I would have ended my challenge to “Hamilton, The Revolution” after a four night reading of the script that took place at the Nuyorican Poets Cafe last January. It was one of the actors, Robert Mailer Anderson, a filmmaker (Windows on the World) and novelist, who said that he’d put up money for a full production. He doubled the amount that he promised. The second largest contributors were the late Toni Morrison and her son, Ford, who saved us big bucks by making their New York apartment available to us during rehearsals and performances. Plus audience members sent us donations.But even with the reading, which cost me $5,000.00, the backlash from “Hamilfans” was furious.
First, they insisted that I had no right to write a play about a musical that I hadn’t seen, even though I had read Lin-Manuel Miranda’s book for “Hamilton, The Revolution” many times, and also quoted from it in the script. So I saw it. I revised my script based upon what I’d witnessed and wrote about my experience in The San Francisco Chronicle and spoke about it when interviewed on HBO’s “Vice News.” I’ve kept revising. For example, I added some lines about the historian Ron Chernow’s speech at the White House Correspondents’ Dinner, which he ended by condemning slavery after spending the first minutes honoring slave owners.
Lin-Manuel Miranda says he based his musical on Chernow’s book. Yet, those who criticized me for not having seen “Hamilton, The Revolution,” are among those who have criticized my play without having seen it. The ad hominem attacks in the comments section of The Times merely reflected the damage that an emphasis on European studies has done to American intellectuals.
Having visited Europe many times since my first trip at the age of 17, I can say that they don’t even get Europe right. These brightest and best, who responded to the January 2019 reading and the following May-June production of my play, know very little about American History and depend upon imports to influence their intellectual grounding. For a project, I examined The Village Voice’s cultural coverage for the summer of 1985. You couldn’t help but notice the popularity of French film and literature. Jean-Paul Sartre and Jean Genet were big. William Barett, the author of The Truants, writes about how the 50s New York Intelligentsia eagerly awaited French intellectuals to arrive in New York to give them guidance.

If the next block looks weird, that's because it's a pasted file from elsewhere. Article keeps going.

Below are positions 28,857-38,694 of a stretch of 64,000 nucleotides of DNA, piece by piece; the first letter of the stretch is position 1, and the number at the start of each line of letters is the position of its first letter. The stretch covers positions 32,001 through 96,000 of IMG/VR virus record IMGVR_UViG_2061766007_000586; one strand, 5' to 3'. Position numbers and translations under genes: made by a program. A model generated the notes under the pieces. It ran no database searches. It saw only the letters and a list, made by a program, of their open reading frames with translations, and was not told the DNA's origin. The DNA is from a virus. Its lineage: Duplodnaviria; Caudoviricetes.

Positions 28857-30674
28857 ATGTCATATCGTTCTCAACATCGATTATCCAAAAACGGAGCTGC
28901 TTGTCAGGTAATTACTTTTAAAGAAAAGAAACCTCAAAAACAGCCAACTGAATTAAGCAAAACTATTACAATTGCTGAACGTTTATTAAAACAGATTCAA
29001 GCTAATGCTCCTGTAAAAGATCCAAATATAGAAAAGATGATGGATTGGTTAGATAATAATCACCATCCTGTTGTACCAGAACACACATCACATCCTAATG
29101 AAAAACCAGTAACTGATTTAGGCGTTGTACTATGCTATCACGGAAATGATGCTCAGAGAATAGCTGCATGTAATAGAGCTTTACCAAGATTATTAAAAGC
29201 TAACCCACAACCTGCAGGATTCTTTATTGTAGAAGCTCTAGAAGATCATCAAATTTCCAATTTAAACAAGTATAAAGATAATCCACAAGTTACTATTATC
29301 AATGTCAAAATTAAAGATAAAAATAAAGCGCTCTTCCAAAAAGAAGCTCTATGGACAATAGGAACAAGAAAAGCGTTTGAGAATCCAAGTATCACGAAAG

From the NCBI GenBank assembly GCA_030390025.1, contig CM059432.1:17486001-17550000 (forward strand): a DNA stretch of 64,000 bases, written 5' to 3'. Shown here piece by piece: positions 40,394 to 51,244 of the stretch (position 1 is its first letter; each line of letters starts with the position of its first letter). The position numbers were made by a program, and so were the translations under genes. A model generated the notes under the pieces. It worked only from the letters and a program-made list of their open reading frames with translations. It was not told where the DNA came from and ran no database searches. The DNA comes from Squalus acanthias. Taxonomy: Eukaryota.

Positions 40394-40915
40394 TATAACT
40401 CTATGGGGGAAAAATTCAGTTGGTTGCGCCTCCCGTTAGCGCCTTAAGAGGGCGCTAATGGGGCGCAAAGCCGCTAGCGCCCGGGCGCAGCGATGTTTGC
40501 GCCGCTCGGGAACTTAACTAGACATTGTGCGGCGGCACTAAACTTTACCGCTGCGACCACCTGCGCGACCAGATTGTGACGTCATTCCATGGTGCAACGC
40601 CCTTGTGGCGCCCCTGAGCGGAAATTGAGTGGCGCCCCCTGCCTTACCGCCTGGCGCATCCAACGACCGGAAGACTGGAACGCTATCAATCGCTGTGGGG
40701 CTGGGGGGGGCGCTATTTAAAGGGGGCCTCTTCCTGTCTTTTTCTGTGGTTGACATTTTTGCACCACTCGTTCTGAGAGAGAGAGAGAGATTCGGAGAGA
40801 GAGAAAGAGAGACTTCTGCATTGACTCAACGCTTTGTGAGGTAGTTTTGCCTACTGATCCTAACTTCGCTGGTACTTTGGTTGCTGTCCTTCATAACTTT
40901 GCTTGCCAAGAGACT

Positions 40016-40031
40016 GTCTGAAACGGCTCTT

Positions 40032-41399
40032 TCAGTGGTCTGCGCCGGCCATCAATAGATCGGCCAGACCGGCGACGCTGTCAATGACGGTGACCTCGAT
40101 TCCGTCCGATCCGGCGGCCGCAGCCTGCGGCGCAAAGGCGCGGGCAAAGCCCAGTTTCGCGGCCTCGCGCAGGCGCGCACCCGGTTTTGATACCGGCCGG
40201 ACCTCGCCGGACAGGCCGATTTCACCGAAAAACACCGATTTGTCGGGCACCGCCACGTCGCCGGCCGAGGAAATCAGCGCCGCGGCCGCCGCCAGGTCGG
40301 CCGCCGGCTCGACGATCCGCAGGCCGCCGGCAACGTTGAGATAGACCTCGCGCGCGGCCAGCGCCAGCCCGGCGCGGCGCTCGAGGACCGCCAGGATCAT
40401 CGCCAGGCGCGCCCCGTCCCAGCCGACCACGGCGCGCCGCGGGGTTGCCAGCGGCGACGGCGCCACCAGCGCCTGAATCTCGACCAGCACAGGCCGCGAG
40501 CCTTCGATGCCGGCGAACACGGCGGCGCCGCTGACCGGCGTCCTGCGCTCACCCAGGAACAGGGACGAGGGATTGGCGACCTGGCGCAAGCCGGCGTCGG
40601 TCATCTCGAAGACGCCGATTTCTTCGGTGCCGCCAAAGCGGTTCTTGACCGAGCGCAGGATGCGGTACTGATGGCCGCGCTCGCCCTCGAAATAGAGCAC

One refreshing item about Miranda’s “Hamilton” is that it does include American characters. I agree with my critics the “Hamilfans” that Miranda has the right to take liberties with their histories, but in doing so, he covered up their crimes. Some of those who should know better have endorsed this billion-dollar entertainment. President Obama aided the production by recording George Washington’s Farewell Address with a Black choir humming softly in the background. George Washington raffled off slave children to pay his debts.
When I saw Black students who were “Hamilton” fans, pose with Lin-Manuel Miranda, I was wondering whether they knew that in 1793 Hamilton’s in-laws, the Schuylers, agitated for the hanging of three Black Albany teenagers based on trumped-up charges. Random House will publish my poem about the incident.
Because I have cred with the Black media, I haven’t been dependent upon acceptance from mainstream critics. My play, “The Final Version,” (2013) saw successful attendance even though temperatures were so cold that some performances were canceled. It was the Black media and word of mouth that filled the seats at the Nuyorican Poets Cafe. And so I wasn’t surprised that The Times printed a hit piece. “Hamilton” has been good for their revenue stream. It was written by a critic who came to the United States from Europe in the 1980s. She objected to the way that the play treated Miranda and Ron Chernow, whom she referred to as “Ron.” Most of the performances earned standing ovations and packed houses. The audience response was often raucous as audience members shouted their approval or disapproval with the actors’ lines. The Times critic, however, said that she didn’t find the play, “engaging.” For Black playwrights of the 1950s and 60s a negative review from The Times would have been career-ending. James Baldwin became distraught after such reviews of his play, “Blues For Mr. Charlie.” They ended Amiri Baraka’s career with “Dutchman,” even though he continued to write brilliant plays. According to a recent Times’ article, some Black playwrights still sweat the response from mainstream critics. This situation has changed with the advent of online sites like CounterPunch and social media, where writers can appeal to broad audiences directly. Another hit came from NPR’s “Wait, Wait Don’t Tell Me,” whose panelists spent five minutes or so ridiculing my script and me without having read the script. I’ve sent three letters to NPR asking for a chance to reply only to get the runaround. NPR is now involved in a heated controversy as the Black and Hispanic staff have signed a letter objecting to remarks made by the new director.